Cholesterol-lowering drugs called have gotten a bad rap, say the authors of a comprehensive new review of 30 years’ worth of studies on the medications. Statins – including such popular brand names as Lipitor, Crestor, Zocor and Pravachol – are .
The research, published today in The Lancet, will help doctors and patients make more informed decisions when it comes to using statins, the scientists said in a media briefing.
The review focused on the results of randomized clinical trials and other evidence on the effectiveness and safety of statin therapy.
“Our review shows that the numbers of people who avoid heart attacks and strokes by taking are very much larger than the numbers who have side-effects with it,” review author Dr. Rory Collins, of the University of Oxford, in England, said in a press statement. “In addition, whereas most of the side effects can be reversed with no residual effects by stopping the statin, the effects of a or not being prevented are irreversible and can be devastating.”
In their paper, the authors said lowering cholesterol by prescribing a standard 40-milligram daily dose of atorvastatin (generic for Lipitor) would, over the course of five years in 10,000 patients, prevent heart attacks, ischemic strokes and coronary artery bypasses in 1,000 people with pre-existing vascular disease. The drug would prevent those conditions in 500 additional people who are at an increased risk – due to age, hypertension or diabetes – but who haven’t yet had a vascular event.
On the other hand, while statins can have some serious side effects, the researchers found the numbers are tiny in comparison. The same dose over the same period of time in the same number of patients would lead to five cases of patients (myopathy). And only about one of those cases would result in full-blown muscle breakdown, called , if the drug treatment continued.
Out of that group of 10,000 patients, statins would also result in anywhere from five to 10 hemorrhagic strokes, 50 to 100 new cases of, and up to 100 complaints of other side effects, the authors reported.
Co-author Dr. Liam Smeeth, from the London School of Hygiene & Tropical Medicine, adds: “The best available scientific evidence tells us that statins are effective, safe drugs that have a crucial role in helping prevent cardiovascular disease: the leading cause of morbidity and worldwide.”
Dr. Suzanne Steinbaum, director of Women’s Heart Health at Lenox Hill Hospital in New York City, weighed in on the significance of new review.
“It’s nice to see this kind of article out there because there have been so many negative comments about statins,” Steinbaum told CBS News. “Just because there’s the potential for side effects doesn’t mean you’re the one who’s going to get them. For those who have multiple risk factors, there is nothing that is more protective of the heart than taking a statin. This medicine is so potent and life-saving.”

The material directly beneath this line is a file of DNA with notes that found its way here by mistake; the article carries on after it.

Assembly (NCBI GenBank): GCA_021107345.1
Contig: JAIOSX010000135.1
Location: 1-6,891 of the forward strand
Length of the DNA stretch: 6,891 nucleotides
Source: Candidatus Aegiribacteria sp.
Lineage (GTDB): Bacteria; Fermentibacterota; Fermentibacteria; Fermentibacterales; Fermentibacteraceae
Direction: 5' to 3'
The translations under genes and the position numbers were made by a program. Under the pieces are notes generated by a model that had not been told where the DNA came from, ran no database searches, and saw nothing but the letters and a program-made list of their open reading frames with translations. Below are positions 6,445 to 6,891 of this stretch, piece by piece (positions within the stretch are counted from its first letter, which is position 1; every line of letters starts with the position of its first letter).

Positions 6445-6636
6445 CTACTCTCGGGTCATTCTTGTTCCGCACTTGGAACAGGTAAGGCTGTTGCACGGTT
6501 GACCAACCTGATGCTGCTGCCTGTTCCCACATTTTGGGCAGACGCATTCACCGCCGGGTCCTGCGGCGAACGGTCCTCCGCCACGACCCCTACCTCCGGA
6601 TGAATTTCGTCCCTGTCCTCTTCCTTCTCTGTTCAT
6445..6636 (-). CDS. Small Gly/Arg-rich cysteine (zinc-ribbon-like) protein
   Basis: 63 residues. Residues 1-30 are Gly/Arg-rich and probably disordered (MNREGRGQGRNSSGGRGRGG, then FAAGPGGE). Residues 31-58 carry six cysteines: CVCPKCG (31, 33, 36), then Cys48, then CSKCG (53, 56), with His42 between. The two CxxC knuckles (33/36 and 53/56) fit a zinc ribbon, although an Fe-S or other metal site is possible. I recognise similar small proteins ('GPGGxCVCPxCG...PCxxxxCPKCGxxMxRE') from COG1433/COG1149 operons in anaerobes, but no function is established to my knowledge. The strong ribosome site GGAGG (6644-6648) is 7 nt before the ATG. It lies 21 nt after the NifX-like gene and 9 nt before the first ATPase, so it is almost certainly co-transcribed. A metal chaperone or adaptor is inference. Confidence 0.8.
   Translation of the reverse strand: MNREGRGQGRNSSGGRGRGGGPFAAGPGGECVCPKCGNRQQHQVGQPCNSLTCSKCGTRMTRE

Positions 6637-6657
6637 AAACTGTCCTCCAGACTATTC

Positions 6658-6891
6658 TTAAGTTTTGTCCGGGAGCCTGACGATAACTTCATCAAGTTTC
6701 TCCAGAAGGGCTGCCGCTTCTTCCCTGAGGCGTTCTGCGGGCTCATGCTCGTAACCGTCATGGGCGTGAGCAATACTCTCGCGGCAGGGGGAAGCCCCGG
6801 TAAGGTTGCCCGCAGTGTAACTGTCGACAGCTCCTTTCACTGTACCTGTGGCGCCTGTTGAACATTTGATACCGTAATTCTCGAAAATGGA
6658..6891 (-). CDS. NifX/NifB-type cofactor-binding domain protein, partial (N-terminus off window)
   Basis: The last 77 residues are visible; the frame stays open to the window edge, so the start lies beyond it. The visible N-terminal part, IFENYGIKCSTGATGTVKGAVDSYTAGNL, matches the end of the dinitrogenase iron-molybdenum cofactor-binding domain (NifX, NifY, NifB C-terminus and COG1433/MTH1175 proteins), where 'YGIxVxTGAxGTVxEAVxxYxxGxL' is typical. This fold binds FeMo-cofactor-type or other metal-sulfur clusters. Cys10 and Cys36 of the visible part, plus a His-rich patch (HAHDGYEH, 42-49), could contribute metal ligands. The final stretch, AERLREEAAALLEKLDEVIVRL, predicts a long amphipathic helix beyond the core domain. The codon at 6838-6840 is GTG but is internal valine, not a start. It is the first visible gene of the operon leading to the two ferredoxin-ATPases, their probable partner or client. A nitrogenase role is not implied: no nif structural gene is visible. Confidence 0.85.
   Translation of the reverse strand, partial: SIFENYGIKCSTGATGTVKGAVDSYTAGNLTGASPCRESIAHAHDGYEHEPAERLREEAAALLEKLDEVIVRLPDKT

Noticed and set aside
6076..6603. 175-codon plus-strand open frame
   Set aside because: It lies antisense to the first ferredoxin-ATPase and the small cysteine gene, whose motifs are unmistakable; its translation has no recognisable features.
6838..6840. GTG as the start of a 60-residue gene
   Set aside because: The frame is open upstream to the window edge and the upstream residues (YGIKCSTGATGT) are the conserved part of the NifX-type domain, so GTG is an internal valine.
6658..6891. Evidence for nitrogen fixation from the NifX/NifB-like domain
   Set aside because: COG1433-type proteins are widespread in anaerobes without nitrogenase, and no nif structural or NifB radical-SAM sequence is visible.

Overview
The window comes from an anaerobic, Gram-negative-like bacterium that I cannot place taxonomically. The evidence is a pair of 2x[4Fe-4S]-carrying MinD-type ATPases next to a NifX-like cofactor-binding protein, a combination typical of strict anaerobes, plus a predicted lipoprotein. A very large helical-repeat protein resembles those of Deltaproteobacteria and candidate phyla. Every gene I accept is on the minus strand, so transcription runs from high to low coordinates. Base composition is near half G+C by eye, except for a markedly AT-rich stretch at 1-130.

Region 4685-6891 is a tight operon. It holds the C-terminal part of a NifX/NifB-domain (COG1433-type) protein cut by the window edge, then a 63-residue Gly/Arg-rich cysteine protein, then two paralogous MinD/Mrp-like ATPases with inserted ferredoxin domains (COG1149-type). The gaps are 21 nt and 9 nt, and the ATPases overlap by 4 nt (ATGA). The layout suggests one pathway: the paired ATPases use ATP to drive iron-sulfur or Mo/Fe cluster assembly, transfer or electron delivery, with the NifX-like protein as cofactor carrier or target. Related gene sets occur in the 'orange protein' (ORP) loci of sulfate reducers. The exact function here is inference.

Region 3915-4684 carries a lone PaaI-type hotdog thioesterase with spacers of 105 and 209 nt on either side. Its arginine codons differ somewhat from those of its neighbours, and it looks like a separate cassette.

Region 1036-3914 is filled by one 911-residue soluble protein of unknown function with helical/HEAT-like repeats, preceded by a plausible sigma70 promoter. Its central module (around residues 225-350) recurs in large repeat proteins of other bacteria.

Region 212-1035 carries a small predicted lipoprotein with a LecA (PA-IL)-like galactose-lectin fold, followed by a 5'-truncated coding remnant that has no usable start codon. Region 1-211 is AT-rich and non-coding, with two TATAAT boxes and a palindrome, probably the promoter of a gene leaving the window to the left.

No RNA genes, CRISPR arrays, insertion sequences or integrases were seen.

Steinbaum said that over the years statins have become vilified. “It’s interesting because I really always think about where and how did this happen?”
She said some of the backlash may have come out of the “alternative” medical world, where prescriptions are frowned upon in favor of promoting lifestyle factors such as exercise and taking certain. While Steinbaum says she doesn’t wish to be critical of important lifestyle changes, that isn’t enough for everyone.
“I always have the conversation with patients about lifestyle intervention. The question always becomes, ‘Isn’t that enough?’ I believe that for primary prevention, we always have a chance of preventing disease with aggressive lifestyle modification with diet and exercise. But when you already have a problem you never want it to happen again – TIA [transient ischemic attack, often called a mini-stroke] or stroke or stent or heart attack. The disease process has already begun. For those people, is critical but along with a statin the benefit is truly lifesaving.”
Dr. Steven Nissen, chair of cardiovascular medicine at the Cleveland Clinic, told CBS News the new review “is very appropriate and it takes a very strong position and one that I agree with.”
“There are a lot of people out there, particularly on the web that I’d call statin deniers, like, who say ‘I don’t care what evidence shows, global warming is a fiction,’” Nissen said.
The review authors are presenting “incredible evidence” on the benefits of statins, Nissen said. “Statins are overwhelmingly saving many lives and the harms associated with statins are very small.”
The authors said it’s possible the future research may identify additional benefits or adverse effects of statins, but it’s not likely to shift the balance for patients.
Dr. Richard Horton, the editor-in-chief of The Lancet, which is published in the UK, wrote in a related commentary: “Controversy over the safety and efficacy of statins has harmed the health of potentially thousands of people in the UK. That is why we are this week publishing a comprehensive scientific review about the efficacy and safety of statin therapy by researchers who have made substantial contributions to the science of statins. The purpose of this review is to help doctors and patients make informed decisions about the use of this important drug class.”
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